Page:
(0,-2) node[dot] {} node[above right=-5pt and 2pt] {$d$};
\draw[dashed] (6,4) -- (6,0) node[below] {$b$};
\end{tikzpicture}
\end{document}

enter image description here

2

Even though I agree with Joule V that this very plot can be done without pgfplots, using the latter pays off when you deal with more complicated functions that may throw dimension too large errors in plain TikZ. Also pgfplots makes sure that you get a plot of the right dimensions. It also has the advantage that xmin and so on are stored in pgf keys, which superficially makes the code longer but really makes it more universal, i.e. something like

\path[name path=yaxis] (0,\pgfkeysvalueof{/pgfplots/ymin}) -- (0,\pgfkeysvalueof{/pgfplots/ymax});

will work in any code and does not have to adjusted if you want to construct other examples.

\documentclass[tikz,border={15mm 15mm 15mm 15mm}]{standalone}
\usepackage{pgfplots} 
\pgfplotsset{compat=newest}
\pgfplotsset{plot coordinates/math parser=false}
\pgfplotsset{
    every non boxed x axis/.style={
        xtick align=center,
        enlarge x limits=true,
        x axis line style={line width=0.8pt, -latex}
},
    every boxed x axis/.style={}, enlargelimits=false
}
\pgfplotsset{
    every non boxed y axis/.style={
        ytick align=center,
        enlarge y limits=true,
        y axis line style={line width=0.8pt, -latex}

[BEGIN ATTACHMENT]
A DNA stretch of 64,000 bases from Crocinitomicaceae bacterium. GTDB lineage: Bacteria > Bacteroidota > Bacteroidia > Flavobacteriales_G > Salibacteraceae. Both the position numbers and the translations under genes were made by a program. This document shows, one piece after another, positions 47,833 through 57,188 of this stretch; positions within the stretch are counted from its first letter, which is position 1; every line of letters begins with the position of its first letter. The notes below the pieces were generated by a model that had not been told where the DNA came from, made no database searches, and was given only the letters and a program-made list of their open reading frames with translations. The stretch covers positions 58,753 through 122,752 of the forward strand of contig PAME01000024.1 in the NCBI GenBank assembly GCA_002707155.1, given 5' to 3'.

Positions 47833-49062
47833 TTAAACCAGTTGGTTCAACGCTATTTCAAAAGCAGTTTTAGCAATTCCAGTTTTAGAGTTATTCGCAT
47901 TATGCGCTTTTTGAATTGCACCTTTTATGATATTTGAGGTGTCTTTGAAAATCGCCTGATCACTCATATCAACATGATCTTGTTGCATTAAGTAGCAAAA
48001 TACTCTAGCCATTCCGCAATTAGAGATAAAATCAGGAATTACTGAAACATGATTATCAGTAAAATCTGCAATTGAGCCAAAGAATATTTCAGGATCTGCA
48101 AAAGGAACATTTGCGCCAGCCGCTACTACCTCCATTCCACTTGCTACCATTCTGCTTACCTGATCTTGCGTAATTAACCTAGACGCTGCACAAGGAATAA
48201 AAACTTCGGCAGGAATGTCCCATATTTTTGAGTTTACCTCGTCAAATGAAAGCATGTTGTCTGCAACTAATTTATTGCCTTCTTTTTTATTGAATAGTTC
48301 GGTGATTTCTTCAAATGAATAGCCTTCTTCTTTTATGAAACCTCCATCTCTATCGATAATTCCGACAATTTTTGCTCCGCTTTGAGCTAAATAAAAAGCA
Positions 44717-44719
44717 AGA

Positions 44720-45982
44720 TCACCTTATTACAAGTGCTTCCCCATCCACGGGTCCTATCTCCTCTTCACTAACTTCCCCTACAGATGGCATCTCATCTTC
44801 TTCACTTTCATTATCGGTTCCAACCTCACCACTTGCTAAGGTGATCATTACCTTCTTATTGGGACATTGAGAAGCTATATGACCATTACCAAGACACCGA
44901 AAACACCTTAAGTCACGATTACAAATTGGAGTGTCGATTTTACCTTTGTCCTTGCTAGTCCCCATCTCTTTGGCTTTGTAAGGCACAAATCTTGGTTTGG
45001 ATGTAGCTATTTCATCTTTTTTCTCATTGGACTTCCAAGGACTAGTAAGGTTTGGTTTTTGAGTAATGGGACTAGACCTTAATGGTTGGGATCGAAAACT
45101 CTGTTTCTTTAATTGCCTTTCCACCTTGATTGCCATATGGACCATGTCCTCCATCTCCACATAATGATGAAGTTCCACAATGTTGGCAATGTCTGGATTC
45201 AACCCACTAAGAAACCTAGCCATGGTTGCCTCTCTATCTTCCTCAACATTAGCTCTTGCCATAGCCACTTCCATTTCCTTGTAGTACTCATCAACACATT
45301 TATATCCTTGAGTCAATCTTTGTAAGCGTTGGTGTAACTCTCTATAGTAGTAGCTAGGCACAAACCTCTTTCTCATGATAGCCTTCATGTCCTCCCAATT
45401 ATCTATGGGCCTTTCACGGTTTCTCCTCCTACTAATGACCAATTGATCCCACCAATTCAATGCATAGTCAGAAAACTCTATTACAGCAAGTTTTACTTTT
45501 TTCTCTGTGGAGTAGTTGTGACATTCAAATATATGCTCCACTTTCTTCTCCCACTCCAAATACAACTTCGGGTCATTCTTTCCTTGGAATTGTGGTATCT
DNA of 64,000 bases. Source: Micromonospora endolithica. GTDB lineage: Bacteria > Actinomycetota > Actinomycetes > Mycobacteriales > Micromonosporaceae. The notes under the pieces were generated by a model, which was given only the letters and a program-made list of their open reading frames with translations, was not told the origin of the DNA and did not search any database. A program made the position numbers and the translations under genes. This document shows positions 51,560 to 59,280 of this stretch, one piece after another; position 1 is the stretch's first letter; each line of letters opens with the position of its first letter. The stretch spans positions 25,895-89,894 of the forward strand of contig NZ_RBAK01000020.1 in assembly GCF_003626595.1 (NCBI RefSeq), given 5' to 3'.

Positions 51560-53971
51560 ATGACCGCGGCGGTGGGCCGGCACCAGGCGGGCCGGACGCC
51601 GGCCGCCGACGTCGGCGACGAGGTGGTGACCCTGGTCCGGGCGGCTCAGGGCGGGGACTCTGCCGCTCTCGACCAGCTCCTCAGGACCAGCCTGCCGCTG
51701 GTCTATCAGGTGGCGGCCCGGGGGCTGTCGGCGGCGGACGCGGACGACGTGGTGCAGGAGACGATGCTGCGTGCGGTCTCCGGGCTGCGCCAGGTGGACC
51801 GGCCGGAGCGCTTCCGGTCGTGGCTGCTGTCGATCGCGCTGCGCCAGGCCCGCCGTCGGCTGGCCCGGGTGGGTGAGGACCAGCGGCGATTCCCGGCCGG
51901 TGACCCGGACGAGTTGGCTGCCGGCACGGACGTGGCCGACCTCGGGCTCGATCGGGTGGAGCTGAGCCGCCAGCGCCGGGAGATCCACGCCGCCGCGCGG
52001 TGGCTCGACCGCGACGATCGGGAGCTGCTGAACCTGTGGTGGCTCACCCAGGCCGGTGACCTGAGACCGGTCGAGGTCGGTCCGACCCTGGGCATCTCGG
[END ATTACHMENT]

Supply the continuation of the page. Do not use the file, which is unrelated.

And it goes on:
},
    every boxed y axis/.style={}, enlargelimits=false
}
\usetikzlibrary{
   arrows.meta,
  intersections,
}


\usetikzlibrary{calc}
%\pgfplotsset{compat=newest}
\usetikzlibrary{
   arrows.meta,
  intersections,}
% arrows as stealth fighters
\tikzset{>=stealth}
\begin{document}

\begin{tikzpicture}[bullet/.style={fill,circle,inner sep=1.5pt}]
    \begin{axis}[
            axis lines=middle,
            axis line style=<->,
            xmin=-5,xmax=8,
            ymin=-5,ymax=8,
            xlabel=$N_A$,
            ylabel=$N_B$,
            xtick=\empty,
            ytick=\empty,
            xticklabels=\empty,
            yticklabels=\empty,
        ]
        \addplot[thick,domain=-5:7,blue,name path=A,smooth]  ({0.5* x^2-2},{x}) coordinate[pos=0.4] (m) ;
        \addplot[thick,domain=-5:7,blue,name path=B]  ({ x+2},{x}) coordinate[pos=0.4] (n) ;
        \path[name path=yaxis] (0,\pgfkeysvalueof{/pgfplots/ymin}) -- (0,\pgfkeysvalueof{/pgfplots/ymax});
        \path[name path=xaxis] (\pgfkeysvalueof{/pgfplots/xmin},0) -- 
        (\pgfkeysvalueof{/pgfplots/xmax},0);

        \path [name intersections={of=A and B, by={d,b}}] 
        (d) node[bullet,label=below right:$d$] {}
        (b) node[bullet,label=below right:$b$] {};
        \draw[densely dashed] (b) -- (b|-0,0);
        \path [name intersections={of=A and yaxis, by={aux,c}}] 
        (c) node[bullet,label=above left:$c$] {};
        \path [name intersections={of=B and xaxis, by={a}}] 
        (a) node[bullet,label=below right:$a$] {};

    \end{axis}
\end{tikzpicture}

\end{document}

enter image description here

  • You seriously need a samples for the curve :) – user156344 May 23 '19 at 16:42
  • @JouleV smooth would do but this is really not the point of this answer. – user121799 May 23 '19 at 16:44
  • Of course, but a broken curve never satisfies at least my eyes – user156344 May 23 '19 at 16:45
  • 2
    @JouleV The number of posts on this site that pleases my eyes is very small, but IMHO that's not the point of them. The point is IMHO to exchange ideas how to do things in principle. – user121799 May 23 '19 at 16:47
  • You guys are the best. I have been at it for days now. Thank you !! – Tich May 23 '19 at 17:24

Your Answer

By clicking “Post Your Answer”, you agree to our terms of service, privacy policy and cookie policy

Not the answer you're looking for? Browse other questions tagged or ask your own question.